Toledo Personal Injury Attorney

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Toledo, OH 43604

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Bitten by a dog? Act now to preserve your rights!

In addition to experiencing frightening attacks, dog-bite victims often are left with permanent scars. If you’ve been bitten by a dog,  you’re likely entitled to compensation for your current and future medical bills, the pain you experienced, and your mental suffering. Contact Dale Emch at 419-241-1150 immediately to protect your claim.

Dale's Blog

Will I have to go to trial if I make a personal injury claim?
Published Wednesday, July 9, 2014 12:00 pm

The vast majority of personal injury claims result in settlements, even if a lawsuit has to be filed. Settlements make sense for both sides because they offer a certain result. Going to trial is a gamble for both parties. For the plaintiff – the injured party – the risk is that the jury will find that the defendant isn’t liable for the claimed injuries or will award less money than the insurance company offered prior to the trial. For the defendant, the risk is that the jury awards the plaintiff more money than he would have accepted in a settlement. The old adage is that if a case has to go to trial, one side or the other has misevaluated its case.  While that’s not always true, there’s a lot of truth to that statement. (My book Don't Wreck Your Ohio Car Accident Case - 5 Tips for Handling Your Personal Injury Claim contains information that may be helpful to you if you've been in a car accident. To receive a free copy of my book, please call 419-241-1150.)

Experienced personal injury attorneys won’t try to settle your case before you’re completely finished treating. It generally makes little sense to settle a claim if the injured party is still treating because you don’t know the full value of the medical bills or the length of time the pain will continue. People trying to represent themselves can make the mistake of grabbing money waved under their noses by insurance adjusters. It’s almost always a mistake. If your injuries cause you to treat for many months or even years, your attorney may seek an expert report from a doctor that contemplates the cost for your future treatment and the anticipated impact on your life.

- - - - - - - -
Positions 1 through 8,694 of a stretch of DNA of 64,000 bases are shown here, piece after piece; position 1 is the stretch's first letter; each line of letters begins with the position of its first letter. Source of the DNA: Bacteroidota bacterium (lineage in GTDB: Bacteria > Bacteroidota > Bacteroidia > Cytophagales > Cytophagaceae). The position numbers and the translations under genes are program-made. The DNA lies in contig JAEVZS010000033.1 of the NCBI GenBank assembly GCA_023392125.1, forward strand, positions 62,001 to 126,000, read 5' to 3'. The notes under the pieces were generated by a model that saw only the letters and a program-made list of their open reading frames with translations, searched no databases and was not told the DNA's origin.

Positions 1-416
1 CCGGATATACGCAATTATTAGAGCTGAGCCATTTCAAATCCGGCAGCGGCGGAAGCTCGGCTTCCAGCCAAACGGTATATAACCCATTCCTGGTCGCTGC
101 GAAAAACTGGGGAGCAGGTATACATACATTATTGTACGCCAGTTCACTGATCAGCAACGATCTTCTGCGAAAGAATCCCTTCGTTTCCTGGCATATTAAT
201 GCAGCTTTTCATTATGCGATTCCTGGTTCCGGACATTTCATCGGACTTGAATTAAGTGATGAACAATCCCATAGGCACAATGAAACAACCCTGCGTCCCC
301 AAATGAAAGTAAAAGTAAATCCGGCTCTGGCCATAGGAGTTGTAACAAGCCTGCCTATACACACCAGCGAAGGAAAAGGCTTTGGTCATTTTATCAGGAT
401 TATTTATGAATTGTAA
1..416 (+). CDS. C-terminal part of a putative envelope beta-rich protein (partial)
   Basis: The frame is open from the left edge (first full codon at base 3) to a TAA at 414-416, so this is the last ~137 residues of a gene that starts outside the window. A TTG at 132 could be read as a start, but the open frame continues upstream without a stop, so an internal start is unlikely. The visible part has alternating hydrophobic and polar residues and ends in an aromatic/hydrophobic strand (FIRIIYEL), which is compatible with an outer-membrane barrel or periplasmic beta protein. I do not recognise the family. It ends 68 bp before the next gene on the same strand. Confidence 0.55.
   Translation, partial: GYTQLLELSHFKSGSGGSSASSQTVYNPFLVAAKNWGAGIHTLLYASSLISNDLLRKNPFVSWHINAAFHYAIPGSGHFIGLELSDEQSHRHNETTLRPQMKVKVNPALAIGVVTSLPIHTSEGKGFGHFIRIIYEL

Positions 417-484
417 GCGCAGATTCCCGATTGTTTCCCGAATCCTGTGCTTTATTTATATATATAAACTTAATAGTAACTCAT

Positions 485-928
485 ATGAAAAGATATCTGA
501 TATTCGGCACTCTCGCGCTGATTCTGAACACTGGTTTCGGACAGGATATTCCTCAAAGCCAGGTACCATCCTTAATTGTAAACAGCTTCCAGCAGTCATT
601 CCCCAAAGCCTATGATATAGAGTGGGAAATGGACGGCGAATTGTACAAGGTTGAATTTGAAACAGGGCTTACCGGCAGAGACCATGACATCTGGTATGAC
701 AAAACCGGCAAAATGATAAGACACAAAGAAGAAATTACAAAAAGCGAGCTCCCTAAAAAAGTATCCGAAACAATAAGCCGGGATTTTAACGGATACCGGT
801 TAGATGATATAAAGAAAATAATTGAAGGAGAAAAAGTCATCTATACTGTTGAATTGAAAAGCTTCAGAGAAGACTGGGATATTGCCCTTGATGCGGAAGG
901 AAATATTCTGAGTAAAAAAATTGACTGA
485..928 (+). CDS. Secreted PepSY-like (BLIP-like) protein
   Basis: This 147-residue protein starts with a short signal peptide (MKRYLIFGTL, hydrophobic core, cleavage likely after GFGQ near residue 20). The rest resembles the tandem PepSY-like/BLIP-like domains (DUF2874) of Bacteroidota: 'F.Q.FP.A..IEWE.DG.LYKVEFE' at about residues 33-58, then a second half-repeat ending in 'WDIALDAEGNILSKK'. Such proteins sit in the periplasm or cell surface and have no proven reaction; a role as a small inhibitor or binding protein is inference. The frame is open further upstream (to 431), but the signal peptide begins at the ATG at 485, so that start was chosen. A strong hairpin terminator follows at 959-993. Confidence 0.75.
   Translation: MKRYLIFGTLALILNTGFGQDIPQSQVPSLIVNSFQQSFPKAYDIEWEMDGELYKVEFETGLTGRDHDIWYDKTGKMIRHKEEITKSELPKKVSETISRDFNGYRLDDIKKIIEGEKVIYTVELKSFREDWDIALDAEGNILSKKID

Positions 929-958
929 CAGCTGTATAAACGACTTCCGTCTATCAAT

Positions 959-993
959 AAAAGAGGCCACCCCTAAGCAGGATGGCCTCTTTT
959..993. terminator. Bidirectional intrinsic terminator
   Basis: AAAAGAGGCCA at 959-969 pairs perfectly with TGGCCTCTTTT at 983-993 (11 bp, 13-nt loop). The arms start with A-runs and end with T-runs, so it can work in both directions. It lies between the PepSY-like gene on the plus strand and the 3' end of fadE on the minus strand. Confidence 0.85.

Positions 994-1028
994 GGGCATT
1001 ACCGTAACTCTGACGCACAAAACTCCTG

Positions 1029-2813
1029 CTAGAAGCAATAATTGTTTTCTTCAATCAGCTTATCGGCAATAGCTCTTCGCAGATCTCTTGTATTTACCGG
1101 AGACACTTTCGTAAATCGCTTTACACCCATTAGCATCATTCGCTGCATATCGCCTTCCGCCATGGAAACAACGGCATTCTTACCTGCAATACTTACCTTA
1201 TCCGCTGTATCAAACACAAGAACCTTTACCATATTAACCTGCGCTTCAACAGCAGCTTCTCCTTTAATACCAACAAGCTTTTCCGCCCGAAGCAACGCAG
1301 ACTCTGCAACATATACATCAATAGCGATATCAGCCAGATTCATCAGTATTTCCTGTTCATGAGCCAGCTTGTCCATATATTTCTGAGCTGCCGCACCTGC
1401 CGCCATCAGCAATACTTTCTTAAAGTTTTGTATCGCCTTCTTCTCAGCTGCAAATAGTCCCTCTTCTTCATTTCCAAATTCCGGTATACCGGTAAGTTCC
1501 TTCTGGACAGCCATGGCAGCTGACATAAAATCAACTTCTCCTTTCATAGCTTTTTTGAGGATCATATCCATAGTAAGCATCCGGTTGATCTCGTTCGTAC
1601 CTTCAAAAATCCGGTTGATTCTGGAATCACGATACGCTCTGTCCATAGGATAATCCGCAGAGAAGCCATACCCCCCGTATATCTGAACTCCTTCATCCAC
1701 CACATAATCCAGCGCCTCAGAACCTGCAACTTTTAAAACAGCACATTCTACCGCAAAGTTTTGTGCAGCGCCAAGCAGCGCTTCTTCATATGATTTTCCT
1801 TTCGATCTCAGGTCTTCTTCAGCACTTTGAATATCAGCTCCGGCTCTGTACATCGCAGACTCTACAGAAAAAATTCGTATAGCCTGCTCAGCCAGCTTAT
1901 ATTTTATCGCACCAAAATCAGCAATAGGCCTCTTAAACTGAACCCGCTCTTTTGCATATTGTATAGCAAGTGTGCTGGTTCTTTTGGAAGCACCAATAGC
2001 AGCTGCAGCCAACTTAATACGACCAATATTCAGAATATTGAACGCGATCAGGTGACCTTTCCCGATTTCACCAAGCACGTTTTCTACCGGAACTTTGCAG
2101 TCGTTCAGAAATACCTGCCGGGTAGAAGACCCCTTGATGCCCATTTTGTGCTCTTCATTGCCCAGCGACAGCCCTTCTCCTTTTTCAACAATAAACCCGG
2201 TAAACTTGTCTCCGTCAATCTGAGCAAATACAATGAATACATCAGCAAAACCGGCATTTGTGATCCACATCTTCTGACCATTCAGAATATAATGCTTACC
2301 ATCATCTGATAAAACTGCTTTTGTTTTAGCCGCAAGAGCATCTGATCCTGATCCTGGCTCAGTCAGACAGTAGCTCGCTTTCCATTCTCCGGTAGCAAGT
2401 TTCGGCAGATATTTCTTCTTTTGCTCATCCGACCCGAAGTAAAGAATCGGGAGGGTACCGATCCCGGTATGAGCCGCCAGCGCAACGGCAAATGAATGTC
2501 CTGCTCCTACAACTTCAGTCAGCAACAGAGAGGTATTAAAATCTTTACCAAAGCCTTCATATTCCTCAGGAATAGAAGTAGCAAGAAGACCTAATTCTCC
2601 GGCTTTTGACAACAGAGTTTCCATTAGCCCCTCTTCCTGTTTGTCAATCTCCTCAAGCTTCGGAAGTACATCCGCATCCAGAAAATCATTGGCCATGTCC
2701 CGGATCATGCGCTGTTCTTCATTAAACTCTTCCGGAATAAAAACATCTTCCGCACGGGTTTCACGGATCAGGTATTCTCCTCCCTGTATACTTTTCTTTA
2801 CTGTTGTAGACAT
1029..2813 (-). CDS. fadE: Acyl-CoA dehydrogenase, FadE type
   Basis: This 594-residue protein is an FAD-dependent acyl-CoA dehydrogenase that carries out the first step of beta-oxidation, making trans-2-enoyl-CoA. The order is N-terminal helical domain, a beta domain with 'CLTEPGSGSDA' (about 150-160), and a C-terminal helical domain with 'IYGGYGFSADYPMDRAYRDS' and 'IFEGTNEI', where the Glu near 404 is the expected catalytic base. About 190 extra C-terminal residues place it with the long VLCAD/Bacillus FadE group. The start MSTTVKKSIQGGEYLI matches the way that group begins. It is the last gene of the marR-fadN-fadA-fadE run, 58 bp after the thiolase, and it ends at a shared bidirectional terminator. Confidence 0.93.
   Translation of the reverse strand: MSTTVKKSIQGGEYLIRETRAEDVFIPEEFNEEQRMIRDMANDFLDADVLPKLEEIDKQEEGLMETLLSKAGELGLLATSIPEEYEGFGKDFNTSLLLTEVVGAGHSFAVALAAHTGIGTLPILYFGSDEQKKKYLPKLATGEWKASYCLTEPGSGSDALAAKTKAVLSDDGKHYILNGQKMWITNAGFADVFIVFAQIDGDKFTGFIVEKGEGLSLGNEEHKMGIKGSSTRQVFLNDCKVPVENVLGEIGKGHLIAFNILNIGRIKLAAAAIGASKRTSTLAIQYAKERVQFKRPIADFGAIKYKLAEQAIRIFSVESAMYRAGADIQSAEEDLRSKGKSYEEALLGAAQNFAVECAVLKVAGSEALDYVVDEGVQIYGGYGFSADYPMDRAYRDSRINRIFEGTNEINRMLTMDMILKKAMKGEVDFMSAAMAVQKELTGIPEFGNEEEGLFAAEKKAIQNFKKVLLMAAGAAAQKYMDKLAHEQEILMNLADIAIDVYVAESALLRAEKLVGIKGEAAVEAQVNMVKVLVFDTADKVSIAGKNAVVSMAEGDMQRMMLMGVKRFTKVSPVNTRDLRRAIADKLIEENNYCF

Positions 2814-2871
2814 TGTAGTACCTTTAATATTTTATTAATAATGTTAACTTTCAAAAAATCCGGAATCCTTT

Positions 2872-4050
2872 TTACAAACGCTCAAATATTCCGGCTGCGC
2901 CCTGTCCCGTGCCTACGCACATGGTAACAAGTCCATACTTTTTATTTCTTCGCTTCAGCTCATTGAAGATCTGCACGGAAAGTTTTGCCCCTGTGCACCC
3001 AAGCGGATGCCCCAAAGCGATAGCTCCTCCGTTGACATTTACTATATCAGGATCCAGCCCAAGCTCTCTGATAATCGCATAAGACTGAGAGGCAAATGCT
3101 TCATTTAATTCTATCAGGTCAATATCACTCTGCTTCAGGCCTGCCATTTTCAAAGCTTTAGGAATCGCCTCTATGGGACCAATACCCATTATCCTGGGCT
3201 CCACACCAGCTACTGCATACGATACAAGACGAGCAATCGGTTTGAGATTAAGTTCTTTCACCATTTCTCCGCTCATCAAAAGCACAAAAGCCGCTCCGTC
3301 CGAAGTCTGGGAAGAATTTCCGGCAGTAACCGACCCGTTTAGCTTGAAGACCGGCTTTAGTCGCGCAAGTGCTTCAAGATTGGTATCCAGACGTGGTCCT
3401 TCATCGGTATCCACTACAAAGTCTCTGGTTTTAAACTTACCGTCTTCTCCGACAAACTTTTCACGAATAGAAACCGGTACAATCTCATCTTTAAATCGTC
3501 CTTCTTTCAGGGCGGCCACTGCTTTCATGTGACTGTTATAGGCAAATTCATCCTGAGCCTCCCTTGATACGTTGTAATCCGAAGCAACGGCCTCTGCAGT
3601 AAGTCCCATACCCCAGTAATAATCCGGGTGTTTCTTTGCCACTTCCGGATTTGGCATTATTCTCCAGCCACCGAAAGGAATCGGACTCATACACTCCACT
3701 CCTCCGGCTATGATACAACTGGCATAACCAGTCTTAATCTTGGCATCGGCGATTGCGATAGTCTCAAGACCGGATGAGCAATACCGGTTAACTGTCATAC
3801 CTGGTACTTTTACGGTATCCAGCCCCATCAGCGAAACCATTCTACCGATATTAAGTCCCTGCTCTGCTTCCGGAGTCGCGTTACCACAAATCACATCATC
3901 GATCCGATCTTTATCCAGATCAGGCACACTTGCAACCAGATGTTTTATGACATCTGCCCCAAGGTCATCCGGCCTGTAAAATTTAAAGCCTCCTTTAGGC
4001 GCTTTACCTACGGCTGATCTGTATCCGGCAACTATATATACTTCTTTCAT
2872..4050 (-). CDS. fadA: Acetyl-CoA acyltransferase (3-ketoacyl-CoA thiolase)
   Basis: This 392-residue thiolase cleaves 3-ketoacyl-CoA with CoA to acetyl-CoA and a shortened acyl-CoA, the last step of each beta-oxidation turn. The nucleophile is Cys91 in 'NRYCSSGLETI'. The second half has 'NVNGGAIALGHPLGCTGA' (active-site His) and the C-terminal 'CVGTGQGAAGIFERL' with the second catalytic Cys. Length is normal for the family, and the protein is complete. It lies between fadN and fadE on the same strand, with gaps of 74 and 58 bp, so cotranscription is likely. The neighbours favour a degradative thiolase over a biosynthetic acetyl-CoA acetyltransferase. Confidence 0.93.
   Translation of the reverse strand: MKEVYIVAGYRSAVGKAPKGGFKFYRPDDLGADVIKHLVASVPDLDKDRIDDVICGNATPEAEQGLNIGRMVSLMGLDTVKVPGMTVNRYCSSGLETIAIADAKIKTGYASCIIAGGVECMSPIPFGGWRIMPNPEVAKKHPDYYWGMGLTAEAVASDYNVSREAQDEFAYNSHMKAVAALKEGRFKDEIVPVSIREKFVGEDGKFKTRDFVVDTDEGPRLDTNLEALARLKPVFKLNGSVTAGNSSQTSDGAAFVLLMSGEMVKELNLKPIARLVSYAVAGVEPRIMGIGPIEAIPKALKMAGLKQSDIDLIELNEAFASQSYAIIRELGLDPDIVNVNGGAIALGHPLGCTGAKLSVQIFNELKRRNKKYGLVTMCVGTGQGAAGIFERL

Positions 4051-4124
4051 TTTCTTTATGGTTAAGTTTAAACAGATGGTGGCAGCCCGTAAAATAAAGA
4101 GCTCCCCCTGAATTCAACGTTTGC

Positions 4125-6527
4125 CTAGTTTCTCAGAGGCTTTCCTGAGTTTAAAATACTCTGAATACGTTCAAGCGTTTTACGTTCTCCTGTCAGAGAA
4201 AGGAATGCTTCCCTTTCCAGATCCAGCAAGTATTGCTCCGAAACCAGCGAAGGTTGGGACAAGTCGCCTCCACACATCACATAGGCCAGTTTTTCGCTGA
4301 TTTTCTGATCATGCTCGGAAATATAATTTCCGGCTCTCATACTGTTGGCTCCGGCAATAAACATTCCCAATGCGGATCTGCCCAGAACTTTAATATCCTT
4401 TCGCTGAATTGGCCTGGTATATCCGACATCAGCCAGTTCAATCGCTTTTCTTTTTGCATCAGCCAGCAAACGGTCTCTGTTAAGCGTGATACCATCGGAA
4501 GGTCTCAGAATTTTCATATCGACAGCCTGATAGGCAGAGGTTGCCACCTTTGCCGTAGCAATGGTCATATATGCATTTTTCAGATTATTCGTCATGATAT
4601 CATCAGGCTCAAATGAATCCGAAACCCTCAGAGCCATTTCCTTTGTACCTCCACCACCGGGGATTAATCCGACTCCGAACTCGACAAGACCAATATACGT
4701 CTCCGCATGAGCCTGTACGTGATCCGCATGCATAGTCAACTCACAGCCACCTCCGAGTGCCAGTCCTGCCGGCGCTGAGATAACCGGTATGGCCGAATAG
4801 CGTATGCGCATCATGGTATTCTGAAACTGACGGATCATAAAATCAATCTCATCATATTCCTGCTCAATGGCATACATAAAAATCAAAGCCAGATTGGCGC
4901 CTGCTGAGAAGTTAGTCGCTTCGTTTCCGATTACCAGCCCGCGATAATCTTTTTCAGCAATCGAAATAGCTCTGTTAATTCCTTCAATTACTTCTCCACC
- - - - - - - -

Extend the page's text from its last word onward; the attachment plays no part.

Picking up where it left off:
Sometimes, lawsuits must be filed because the insurance company won’t offer fair compensation for the injury or the deadline for filing suit is approaching. Filing suit tends to delay the resolution of the claim. It’s not uncommon for a trial date to be set a year after the initial pre-trial, depending on the Court’s schedule and the nature of the case. If a lawsuit has to be filed, the client needs to be prepared for the emotional ups and downs of litigation. The client also must understand that he’ll have to appear at a deposition, which is an examination by a lawyer for the insurance company under oath in front of a court reporter. Depositions are stress-inducing events for clients both because they’re unfamiliar with the process and because they’re on the hot seat. The opposing attorney can delve into the injured person’s background and ask questions that have nothing to do with the accident. The questions are designed as much to see what type of witness the injured person would make if the case goes to trial as they are to gather information. Experienced personal injury attorneys will meet with the client ahead of time to prepare them for the process and to provide a sense of what questions can be anticipated. Your attorney will be at your side during the deposition to make sure your rights are protected, but the questions can be far more wide ranging than would be allowed at trial.

Depositions tend to give both sides a clearer picture of how the case might play out at trial and can pave the way for a settlement. Sometimes, though, honest differences of opinion as to the issue of liability and case value will force the case to trial. Clients need to be prepared for what can be an interesting but difficult event. Depending on the complexity of the case, trials can last anywhere from a few days to a few weeks. The injured person will have to testify in open court in front of a judge and jury and will have to listen to defense witnesses and the defense attorney try to minimize the severity of the injuries. And in the end, the final decision rests in the hands of eight strangers who probably aren’t thrilled that they’ve been selected for jury duty. So, trials can be tough ordeals, but sometimes they’re simply necessary.